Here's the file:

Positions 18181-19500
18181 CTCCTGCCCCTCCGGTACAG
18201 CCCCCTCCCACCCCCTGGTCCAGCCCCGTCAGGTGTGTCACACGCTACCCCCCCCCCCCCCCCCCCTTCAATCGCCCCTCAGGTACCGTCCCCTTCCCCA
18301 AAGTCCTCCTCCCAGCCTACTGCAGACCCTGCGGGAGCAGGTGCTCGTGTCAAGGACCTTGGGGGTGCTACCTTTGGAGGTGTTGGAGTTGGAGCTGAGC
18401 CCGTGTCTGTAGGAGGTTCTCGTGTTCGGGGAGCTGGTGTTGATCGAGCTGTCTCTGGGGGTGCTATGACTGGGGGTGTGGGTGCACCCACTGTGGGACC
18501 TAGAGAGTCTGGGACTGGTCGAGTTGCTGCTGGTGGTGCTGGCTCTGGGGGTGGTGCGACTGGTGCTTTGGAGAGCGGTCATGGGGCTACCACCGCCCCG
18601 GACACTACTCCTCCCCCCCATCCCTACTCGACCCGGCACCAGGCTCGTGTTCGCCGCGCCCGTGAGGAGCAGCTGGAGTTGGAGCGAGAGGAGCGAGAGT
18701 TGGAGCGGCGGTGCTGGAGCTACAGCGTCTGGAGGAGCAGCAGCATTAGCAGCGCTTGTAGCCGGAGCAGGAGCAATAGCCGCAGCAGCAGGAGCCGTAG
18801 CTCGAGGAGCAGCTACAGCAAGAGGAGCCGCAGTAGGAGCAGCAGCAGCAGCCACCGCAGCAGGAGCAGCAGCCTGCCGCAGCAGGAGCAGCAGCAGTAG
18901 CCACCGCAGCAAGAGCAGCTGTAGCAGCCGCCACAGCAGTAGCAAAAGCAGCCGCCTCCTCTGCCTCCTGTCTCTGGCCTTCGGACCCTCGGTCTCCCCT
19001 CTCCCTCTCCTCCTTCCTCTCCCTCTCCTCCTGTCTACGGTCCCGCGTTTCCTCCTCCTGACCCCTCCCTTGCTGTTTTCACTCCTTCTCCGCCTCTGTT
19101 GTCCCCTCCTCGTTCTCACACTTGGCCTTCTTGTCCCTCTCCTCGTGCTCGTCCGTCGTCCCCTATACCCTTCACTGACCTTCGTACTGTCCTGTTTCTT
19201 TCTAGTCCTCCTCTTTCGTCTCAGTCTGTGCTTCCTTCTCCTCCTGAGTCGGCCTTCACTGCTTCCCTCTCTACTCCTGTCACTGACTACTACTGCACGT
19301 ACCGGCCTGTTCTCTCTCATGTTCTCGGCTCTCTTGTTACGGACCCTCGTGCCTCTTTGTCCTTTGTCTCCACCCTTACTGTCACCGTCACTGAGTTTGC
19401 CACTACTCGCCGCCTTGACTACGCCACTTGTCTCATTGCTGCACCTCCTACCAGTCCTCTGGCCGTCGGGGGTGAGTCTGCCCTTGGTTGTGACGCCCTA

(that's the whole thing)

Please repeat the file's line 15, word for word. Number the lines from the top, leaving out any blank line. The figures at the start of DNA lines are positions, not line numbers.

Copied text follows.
19401 CACTACTCGCCGCCTTGACTACGCCACTTGTCTCATTGCTGCACCTCCTACCAGTCCTCTGGCCGTCGGGGGTGAGTCTGCCCTTGGTTGTGACGCCCTA